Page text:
Friday, August 22, 2014

Thoughts on The Foleys' Response to the Beheading of their Son by ISIS


I listened to an exclusive interview this morning of the parents of James Foley, who was executed by beheading by ISIS. I was frankly moved.

It appears to me that they stand as a real alternative way of being in the world, a way of being that Jesus called his followers to embody, just as he embodied it. In a world where power is demonstrated mostly by who has the most weapons and technologies,* the Foleys' response thus far stirs my imagination for what it might take from us for God's new creation to be realized.

The Incarnation – the life and death of Jesus – demonstrates that God’s purposes are accomplished through weakness, not through the power structures of the world. Christ opposed and conquered the powers of the world through weakness. The Apostle Paul got that right when he wrote: “And having disarmed the powers and authorities, he made a public spectacle of them, triumphing over them by the cross” (Colossians 2:15, NIV)

In my opinion, the Foleys are doing just that themselves.

Power is being manifest in their response thus far, a Christ-like power that must not be sold too short. The Foley's haven't used “power” language, but the language of assurance that there is more to their son’s life than anything ISIS could take away; that there is more to his death than simply responding with violent retribution – even the kind of divine retribution that could have easily come out of their mouths that would call down the reign of God’s terror upon ISIS.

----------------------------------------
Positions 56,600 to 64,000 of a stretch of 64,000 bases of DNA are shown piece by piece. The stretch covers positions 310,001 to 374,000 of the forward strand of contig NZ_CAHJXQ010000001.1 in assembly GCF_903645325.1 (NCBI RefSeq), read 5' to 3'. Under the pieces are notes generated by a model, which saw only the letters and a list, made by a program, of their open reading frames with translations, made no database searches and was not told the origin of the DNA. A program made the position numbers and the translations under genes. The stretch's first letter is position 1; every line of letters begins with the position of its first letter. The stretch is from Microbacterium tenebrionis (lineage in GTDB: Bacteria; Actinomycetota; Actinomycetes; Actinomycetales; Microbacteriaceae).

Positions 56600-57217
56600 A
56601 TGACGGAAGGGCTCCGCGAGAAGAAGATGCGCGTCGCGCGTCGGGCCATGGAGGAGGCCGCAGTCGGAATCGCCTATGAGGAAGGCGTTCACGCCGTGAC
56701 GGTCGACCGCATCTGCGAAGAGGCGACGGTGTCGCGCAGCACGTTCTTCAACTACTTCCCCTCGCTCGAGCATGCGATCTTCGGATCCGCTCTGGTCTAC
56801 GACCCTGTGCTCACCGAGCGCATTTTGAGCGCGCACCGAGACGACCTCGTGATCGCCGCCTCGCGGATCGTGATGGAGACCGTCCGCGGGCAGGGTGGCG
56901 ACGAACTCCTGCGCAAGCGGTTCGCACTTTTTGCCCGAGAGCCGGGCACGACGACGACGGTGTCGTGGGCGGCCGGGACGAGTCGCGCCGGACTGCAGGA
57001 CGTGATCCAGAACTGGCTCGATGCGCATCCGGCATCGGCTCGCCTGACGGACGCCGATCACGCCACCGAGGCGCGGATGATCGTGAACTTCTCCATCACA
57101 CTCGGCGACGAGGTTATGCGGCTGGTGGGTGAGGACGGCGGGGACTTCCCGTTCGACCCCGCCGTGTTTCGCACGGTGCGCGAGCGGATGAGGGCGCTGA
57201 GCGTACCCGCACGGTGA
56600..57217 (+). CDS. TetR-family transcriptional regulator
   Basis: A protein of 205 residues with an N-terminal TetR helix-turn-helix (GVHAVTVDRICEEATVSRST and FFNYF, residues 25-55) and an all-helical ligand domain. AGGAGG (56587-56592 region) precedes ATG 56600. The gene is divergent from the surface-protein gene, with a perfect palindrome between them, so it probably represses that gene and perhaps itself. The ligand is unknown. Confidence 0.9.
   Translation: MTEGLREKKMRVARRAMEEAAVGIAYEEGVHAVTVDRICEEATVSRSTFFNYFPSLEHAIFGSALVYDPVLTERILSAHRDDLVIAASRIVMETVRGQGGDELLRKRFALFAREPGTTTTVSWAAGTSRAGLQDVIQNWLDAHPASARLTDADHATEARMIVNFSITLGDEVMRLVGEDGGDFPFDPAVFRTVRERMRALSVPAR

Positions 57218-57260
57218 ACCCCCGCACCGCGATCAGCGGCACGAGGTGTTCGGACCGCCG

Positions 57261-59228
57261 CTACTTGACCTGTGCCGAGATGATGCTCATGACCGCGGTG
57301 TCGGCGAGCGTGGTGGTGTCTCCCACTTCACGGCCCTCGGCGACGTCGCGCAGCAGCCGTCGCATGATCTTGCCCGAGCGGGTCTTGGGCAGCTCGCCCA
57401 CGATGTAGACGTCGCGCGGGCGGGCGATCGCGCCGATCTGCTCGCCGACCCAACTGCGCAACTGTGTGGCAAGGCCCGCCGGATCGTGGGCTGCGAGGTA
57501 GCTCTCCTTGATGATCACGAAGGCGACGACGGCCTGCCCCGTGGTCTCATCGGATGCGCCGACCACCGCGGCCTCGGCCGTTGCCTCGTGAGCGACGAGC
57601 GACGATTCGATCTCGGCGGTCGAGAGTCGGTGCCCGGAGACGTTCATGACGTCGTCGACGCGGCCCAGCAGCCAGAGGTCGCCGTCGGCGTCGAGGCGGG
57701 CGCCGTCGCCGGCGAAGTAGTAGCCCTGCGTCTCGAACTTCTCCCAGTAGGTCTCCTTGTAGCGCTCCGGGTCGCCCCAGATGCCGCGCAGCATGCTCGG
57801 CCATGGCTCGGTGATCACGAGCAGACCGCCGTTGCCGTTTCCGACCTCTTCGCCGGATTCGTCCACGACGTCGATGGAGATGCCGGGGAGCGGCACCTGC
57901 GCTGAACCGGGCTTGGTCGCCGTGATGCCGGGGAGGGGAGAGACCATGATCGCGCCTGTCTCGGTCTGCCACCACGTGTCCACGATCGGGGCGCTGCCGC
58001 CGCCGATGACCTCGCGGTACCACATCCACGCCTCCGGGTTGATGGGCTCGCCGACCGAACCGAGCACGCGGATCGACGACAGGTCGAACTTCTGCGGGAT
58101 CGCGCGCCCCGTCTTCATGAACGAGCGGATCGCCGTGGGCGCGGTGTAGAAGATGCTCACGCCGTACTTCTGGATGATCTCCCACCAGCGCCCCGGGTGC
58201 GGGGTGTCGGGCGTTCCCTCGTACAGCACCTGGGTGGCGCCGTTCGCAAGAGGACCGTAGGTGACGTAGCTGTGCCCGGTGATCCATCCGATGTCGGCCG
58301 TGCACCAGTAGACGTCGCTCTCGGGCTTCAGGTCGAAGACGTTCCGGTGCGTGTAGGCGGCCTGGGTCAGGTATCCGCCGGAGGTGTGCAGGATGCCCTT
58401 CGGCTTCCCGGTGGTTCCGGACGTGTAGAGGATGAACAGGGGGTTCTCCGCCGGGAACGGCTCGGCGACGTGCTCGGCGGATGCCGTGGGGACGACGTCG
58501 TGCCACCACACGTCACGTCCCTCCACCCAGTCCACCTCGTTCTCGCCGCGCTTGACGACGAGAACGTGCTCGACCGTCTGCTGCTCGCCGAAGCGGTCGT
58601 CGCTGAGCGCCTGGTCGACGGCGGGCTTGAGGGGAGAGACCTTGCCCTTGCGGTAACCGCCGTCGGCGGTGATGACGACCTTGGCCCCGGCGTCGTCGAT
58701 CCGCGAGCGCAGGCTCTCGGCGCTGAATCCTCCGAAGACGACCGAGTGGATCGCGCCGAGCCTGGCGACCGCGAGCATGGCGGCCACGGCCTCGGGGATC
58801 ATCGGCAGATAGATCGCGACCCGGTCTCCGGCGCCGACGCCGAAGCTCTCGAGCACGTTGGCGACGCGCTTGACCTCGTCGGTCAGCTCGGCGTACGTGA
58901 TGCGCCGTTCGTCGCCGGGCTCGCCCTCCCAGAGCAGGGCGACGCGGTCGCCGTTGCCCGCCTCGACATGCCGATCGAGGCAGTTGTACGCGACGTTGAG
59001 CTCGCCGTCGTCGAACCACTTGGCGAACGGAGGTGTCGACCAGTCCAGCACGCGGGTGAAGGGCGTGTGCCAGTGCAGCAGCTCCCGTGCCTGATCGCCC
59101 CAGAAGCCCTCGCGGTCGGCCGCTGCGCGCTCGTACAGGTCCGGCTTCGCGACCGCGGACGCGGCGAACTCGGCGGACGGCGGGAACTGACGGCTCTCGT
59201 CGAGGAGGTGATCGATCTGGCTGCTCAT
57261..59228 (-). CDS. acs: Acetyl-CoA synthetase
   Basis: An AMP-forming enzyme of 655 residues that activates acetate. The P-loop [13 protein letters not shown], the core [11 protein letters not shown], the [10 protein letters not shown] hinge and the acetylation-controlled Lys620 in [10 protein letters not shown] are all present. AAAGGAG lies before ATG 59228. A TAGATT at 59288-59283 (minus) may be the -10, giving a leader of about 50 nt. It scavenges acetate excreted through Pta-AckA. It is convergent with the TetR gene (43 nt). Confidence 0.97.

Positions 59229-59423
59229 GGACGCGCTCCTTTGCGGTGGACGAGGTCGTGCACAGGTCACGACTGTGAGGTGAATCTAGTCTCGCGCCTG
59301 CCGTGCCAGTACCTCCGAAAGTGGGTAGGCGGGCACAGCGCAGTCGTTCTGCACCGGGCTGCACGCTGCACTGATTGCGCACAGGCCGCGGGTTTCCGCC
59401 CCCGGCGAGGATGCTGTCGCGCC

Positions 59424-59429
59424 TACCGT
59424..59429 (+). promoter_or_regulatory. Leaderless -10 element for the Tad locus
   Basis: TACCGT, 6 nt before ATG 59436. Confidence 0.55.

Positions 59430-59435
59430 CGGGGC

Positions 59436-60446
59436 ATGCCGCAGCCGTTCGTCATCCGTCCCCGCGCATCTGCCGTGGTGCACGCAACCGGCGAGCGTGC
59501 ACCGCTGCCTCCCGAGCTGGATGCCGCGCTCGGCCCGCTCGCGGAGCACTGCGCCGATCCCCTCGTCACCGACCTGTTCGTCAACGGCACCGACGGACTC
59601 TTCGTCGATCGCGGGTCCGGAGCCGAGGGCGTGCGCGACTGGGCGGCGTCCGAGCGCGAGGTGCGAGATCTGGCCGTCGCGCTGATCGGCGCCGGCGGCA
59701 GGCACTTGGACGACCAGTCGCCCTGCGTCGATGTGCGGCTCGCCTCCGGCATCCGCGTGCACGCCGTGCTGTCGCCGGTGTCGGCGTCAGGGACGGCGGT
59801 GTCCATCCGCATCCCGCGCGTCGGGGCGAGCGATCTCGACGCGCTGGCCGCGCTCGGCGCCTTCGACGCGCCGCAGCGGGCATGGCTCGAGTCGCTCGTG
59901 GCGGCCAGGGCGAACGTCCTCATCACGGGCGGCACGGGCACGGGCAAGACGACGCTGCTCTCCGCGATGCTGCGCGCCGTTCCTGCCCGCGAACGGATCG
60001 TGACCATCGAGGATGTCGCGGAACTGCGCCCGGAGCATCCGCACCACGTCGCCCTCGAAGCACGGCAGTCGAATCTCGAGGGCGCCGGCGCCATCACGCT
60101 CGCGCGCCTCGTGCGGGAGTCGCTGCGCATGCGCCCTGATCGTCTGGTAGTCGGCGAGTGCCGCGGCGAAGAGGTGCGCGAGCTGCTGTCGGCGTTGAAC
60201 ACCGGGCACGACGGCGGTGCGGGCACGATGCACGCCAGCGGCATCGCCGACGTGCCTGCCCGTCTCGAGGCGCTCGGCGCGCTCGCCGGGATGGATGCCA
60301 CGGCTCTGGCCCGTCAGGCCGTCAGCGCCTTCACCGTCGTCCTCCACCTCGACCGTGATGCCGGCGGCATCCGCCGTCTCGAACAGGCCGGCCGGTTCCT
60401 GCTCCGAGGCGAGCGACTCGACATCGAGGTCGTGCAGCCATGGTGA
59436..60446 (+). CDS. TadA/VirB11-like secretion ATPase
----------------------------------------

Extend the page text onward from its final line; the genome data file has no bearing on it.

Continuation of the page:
The Foley's have used “compassionate” language – though not so much as to say they have forgiven the ISIS members who are responsible (which is not a criticism on my part). They have up til now used language that exposes their grief. They have spoken about the ways the Church has ministered to them through prayer and Pope Francis' call. They have offer in their grief the language of assurance that even in the midst of such an experience, their son’s death is not the end of God’s loving Spirit at work in the world.

It’s this “way of being Christ” – itself a deeply moving act of faith in my opinion – that will ultimately conquer, just as Jesus’s weakness and death on the cross was the victory over the powers and principalities present in his day.

*Don't misread me please. I am grateful for the fact that I live in a country where I enjoy relative safety because of these very weapons and technology. And on an individual level, I would do what's necessary to protect the weak from the terror of the strong, including using my own "weapons".